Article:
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Memoir of the Right Reverend John Strachan
Chapter X

The Clergy Reserves Question

THE Clergy Reserves Controversy is a prominent ll i subject in Canadian history; and, from its bearing upon the moral condition and general welfare of the Province, it cannot fail to have a commanding interest, in thoughtful and religious minds, for many generations to come. The subject of this memoir took a leading and active share in this controversy : his position naturally threw him into the forefront of the contest; and a paramount sense of duty, which the din of surrounding warfare could not weaken, constrained him to adhere to his post until nothing was left to contend for.

Reflections of a grave character are forced upon us in contemplation of the issues of that contest. We look back with sensations of deep disappointment and regret; and we look forward with saddening apprehensions for the future of our rising country, as to its moral and religious condition.

Many, from personal observation, are familiar with the moral and religious landscape of England. Those who have traversed its beautiful scenes,—hill and valley, shady groves and green meadows, the noble mansion and the trim cottage, the smooth roads and the bounding hedge rows, its perfection of cultivation, its exhibition of magnificence and wealth,—could not fail to notice, as a feature of singular attraction amidst the exquisite scenery that is on all hands presented, the constant occurrence of the church spire or tower surmounting the sacred edifice of humble and capacious dimensions, with the neat vicarage or rectory beside it. If these tower up as guardians of the land, as monuments at least of its religious civilization, further observation and inquiry will attest that the universal pastoral care which is thus provided, has proved a protection and safeguard of the country better than bristling fortresses and legions of soldiers.

Almost beyond memory or record, England has enjoyed this advantage; and we can now judge fairly whether the grand results have been realized which its parochial system was designed to confer. There have been alternations, doubtless, in the extent of the blessings imparted by the Church of England. Every institution, even the most sacred, will have its period of lassitude and languor; there will, perhaps, be an internal degeneracy, as well as hurtful outward influences; but if the system be a sound one,—its origin holy, its purpose philanthropic, its tendency sanctifying and ennobling,—it will soon recover the vantage-ground it may have temporarily lost. Men, in such ranks and in such a cause, will not all be degenerate; the conscientious renovator, the honest reformer, will from time to time start up, and waken the powers of revival that are inherent in the body. Long wars abroad, protracted civil commotions within the kingdom, enfeebled necessarily the work and influence of the Church; but peace has uniformly brought it all back.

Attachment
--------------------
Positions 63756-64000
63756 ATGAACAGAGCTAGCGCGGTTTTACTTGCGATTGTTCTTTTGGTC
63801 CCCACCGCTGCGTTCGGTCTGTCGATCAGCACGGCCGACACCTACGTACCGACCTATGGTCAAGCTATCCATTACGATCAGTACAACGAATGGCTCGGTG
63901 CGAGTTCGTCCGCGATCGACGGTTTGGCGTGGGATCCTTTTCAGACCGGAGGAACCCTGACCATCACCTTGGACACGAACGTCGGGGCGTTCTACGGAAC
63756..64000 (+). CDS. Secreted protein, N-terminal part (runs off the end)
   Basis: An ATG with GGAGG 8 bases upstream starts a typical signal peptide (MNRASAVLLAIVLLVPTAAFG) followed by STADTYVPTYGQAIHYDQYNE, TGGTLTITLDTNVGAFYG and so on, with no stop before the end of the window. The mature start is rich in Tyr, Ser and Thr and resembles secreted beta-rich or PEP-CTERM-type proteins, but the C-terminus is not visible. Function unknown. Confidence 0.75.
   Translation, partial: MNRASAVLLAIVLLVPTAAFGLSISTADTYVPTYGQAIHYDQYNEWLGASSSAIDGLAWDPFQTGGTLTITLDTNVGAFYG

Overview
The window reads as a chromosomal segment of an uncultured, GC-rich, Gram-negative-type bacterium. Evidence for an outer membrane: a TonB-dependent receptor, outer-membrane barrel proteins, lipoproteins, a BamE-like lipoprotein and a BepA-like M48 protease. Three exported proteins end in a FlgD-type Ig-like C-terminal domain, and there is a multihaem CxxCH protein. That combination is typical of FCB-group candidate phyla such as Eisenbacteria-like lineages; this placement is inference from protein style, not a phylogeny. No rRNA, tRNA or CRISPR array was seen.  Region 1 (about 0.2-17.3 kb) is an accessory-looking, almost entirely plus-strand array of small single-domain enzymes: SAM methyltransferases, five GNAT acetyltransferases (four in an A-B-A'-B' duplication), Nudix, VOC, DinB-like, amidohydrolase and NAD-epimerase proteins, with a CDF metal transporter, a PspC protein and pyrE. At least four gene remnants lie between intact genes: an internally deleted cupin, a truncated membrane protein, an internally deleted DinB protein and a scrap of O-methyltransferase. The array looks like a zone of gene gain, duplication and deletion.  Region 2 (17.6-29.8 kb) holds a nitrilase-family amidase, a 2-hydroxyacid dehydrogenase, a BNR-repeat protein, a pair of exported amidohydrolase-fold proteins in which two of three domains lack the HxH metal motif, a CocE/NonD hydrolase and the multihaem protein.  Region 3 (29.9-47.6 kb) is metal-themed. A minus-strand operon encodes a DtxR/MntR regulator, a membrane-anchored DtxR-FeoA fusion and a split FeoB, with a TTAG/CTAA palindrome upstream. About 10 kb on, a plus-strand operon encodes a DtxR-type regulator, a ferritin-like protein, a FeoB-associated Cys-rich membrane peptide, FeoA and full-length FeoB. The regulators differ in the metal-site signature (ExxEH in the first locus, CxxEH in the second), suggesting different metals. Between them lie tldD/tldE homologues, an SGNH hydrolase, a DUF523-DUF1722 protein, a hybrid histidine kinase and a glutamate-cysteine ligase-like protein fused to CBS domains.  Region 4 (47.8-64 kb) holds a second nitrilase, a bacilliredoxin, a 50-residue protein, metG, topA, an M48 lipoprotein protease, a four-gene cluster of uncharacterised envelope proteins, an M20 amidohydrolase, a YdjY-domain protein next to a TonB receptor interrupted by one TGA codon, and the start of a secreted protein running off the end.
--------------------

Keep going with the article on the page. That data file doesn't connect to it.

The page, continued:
No one of impartial judgment will deny that the preeminence of England amongst the nations of the world, in material power as well as in moral influence, is largely owing to the diffusion of that sober moral tone and healthful spirit of subordination, which a wide-spread religious teaching, provided by her established Church, has steadily maintained. In a country which possesses so much civil liberty as England, and where education is so thorough and so diffused, there will always be an effectual check to anything like a propensity to spiritual despotism; to any attempt at fettering the conscience. The national sanction of the teaching of the Church has never compelled any man to surrender his individual judgment; has never hindered him from adopting any other mode of religious ministrations which his tastes or convictions might prefer. But the Church thus established and sustained has ensured a general and continuous religious instruction to the inhabitants; an instruction which, with all its collateral influences for good, they could not universally and steadily have enjoyed without a public provision for its maintenance. Without this, there would be a supply only where the appetite and the demand existed, and where people, having this desire, possessed the means of gratifying it. A world-wide experience shews that such desire after religious instruction does not universally pervade a people. Many are opposed to the restraints it inculcates; and, in the mass of communities, if it cannot be obtained without individual cost to themselves, it will not be sought after or secured. The nation, then, is bound to provide what individuals will not, or cannot, do for themselves.

It is worth our while, and will not be out of place, to trace up this national duty to its origin. Without referring to the vast extent of inferential proofs, we may confine ourselves to evidences that are direct and positive. When the land of Canaan was so far conquered by the Israelites as to admit of the partition of the country amongst its conquerors, there was, by the Divine direction, an equitable division made; but the exclusion of one tribe from the possession of any property in land, was remarkable. No allotment was made to the tribe of Levi; but, in lieu of this, the other eleven tribes were required to give a tenth of the produce of their lands for the sustenance of that portionless tribe, so as to enable them to devote themselves exclusively to the service of the Lord.